Detachment from the World

Editor’s Note: Reflection on the Mass readings for the 3rd Sunday in Ordinary Time (Year B) – Jonah 3:1-5, 10; Psalms 25:4-5, 6-7, 8-9; First Corinthians 7:29-31; Mark 1:14-20. This series appears each Wednesday.

Photography © by Andy Coan

Peter and Andrew were businessmen.  So were their neighbors, James and John.  They tried to wring a living out of the Sea of Galilee, and it probably took nearly all of the time and energy that they had.

So it would have been easy to pass on the chance to hear some new prophet proclaim that the Kingdom of God had finally arrived.  And then, having heard this message, they could have rolled their eyes and chuckled about how they hoped that this Kingdom would put more fish in the lake.  Or they could have made excuses that this was all very interesting, but following the wandering rabbi from Nazareth was more suitable for single men with no mouths to feed.

No, when Jesus invited them to learn to catch men instead of fish, they dropped their nets, abandoned their businesses, and went on the road.

Is it wrong to have a family?  Is it wrong to be in business?  Are these secular activities inappropriate for a disciple of Jesus?

Not in the least.  The Church teaches that we can serve the Lord and grow in holiness through any honest task, whether we are single or married.  But St. Paul also tells us that the Christian engaged in secular activities must inwardly detach from them: “those who have wives should live as though they have none . . . buyers should conduct themselves as if they owned nothing, and those who make use of the world as though they were not using it, for the world as we know it is passing away.”  (I Cor 7:29-31)

The word “secular” means “of this world.”  Now it is true that God likes this world.  After all, he created it.  But when sinful humanity gets a hold of the things of this passing world, it doesn’t want to let go.  It becomes engrossed, absorbed, consumed with them to the neglect of what lasts forever, namely the Kingdom of God.

In Jesus, the Kingdom has touched down on planet earth.  We need to re-form our lives, which is not only to say repent from sin, but actually structure our lives totally around the kingdom and its priorities.  Kingdom priorities might dictate that many enter into the sacrament of matrimony in order to raise up new heralds of the kingdom and leaders of God’s people.  And Christ may call others to involve them in business so as to provide financially for God’s work and to infuse Christian values into the marketplace.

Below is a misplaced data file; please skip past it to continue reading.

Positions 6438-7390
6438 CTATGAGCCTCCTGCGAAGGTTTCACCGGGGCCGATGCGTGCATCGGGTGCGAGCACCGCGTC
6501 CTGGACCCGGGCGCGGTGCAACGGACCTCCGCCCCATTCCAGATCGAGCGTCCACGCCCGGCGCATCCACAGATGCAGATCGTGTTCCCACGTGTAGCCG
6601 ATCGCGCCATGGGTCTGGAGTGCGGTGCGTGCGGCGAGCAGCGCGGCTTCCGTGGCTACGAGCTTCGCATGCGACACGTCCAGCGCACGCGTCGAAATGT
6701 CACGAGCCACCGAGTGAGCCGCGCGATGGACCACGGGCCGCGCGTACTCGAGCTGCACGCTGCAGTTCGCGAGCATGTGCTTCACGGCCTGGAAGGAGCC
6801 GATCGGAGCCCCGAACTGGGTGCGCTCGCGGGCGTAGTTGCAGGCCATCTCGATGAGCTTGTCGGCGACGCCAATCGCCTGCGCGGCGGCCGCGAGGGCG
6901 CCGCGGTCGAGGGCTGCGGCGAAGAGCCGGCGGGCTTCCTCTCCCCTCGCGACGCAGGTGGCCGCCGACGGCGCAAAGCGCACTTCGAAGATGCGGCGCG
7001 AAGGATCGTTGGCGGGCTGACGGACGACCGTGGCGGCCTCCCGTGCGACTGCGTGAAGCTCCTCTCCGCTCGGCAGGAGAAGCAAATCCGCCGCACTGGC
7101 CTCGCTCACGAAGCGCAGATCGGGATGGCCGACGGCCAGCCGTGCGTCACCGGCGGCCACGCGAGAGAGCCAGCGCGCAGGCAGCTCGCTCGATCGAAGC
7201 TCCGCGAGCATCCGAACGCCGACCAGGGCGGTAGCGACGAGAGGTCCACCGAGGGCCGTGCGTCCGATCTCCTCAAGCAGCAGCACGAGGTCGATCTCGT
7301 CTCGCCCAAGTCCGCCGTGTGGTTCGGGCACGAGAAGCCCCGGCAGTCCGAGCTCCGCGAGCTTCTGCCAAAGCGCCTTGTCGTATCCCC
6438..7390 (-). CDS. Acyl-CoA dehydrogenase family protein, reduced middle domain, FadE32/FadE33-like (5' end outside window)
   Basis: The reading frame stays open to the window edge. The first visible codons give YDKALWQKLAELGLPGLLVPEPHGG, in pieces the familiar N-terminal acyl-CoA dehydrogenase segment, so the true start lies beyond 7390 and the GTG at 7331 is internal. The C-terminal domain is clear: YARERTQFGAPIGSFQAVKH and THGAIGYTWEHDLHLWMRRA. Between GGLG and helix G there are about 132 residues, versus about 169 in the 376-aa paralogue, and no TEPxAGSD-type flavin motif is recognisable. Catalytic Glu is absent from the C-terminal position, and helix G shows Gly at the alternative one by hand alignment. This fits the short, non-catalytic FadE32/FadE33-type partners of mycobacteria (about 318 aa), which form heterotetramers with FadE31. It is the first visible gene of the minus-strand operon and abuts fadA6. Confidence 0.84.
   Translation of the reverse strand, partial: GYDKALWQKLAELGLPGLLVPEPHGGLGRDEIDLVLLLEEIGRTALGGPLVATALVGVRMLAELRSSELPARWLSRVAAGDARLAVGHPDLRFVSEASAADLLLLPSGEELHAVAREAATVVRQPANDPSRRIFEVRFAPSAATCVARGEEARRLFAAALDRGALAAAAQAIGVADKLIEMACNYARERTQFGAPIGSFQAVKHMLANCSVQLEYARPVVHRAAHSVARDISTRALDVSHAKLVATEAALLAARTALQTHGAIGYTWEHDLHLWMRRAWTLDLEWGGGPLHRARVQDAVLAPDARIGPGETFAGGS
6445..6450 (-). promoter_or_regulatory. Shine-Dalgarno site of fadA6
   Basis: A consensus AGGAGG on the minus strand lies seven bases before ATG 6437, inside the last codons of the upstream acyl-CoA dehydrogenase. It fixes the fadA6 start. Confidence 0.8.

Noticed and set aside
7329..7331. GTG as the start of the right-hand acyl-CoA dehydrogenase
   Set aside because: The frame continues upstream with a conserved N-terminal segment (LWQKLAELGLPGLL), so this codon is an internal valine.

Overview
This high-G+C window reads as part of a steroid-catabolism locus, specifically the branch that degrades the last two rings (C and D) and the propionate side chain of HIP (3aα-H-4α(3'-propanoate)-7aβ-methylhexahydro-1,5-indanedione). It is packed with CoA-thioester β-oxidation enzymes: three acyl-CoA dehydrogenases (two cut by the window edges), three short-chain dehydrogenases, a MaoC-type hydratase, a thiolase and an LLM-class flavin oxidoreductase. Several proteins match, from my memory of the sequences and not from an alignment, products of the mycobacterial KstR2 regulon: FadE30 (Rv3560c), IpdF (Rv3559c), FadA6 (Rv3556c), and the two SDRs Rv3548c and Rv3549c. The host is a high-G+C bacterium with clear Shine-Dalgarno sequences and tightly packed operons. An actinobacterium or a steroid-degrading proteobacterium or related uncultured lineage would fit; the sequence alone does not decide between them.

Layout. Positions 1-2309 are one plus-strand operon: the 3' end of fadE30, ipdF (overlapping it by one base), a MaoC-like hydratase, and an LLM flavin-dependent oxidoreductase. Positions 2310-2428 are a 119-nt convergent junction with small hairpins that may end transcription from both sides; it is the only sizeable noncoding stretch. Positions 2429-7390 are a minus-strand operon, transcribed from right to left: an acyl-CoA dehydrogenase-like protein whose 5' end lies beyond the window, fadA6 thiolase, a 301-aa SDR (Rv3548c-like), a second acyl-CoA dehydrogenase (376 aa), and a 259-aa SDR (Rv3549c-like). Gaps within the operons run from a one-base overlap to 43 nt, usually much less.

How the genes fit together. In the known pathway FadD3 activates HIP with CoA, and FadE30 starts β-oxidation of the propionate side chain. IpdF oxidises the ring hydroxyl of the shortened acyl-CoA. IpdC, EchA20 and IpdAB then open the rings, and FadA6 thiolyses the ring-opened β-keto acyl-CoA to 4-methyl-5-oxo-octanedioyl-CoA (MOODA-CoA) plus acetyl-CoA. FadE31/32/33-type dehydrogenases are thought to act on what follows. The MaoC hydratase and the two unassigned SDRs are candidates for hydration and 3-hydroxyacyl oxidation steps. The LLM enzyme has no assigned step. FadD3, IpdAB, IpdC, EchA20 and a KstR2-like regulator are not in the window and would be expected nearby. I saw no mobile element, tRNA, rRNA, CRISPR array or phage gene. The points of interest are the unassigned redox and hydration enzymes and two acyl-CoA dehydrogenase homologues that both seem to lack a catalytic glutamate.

Detachment does not mean that you shouldn’t enjoy your secular pursuits and approach them with energy and enthusiasm.  It just means that your daily activity must be placed on the altar, offered up to God as a living sacrifice.  And you must be ever ready to walk away from your activities at a moment’s notice, should Jesus call you to do so.  Moments of truth will come to test just how serious we about living for God rather than for sports, careers and even families.

Yes families.  There are times when duty calls soldiers to leave their families.  The same holds true for breadwinners – my great-grandfather left family behind in Italy for several years while he prepared a better place for them in America.  So why should we be surprised that at times some may be called to leave family for the sake of the Kingdom of God?

We may not be called literally to leave all behind to walk the dusty trails of Israel.  But there will come a moment when we may hear an invitation to decline a scholarship, or a promotion, or a romance for the sake of the Kingdom.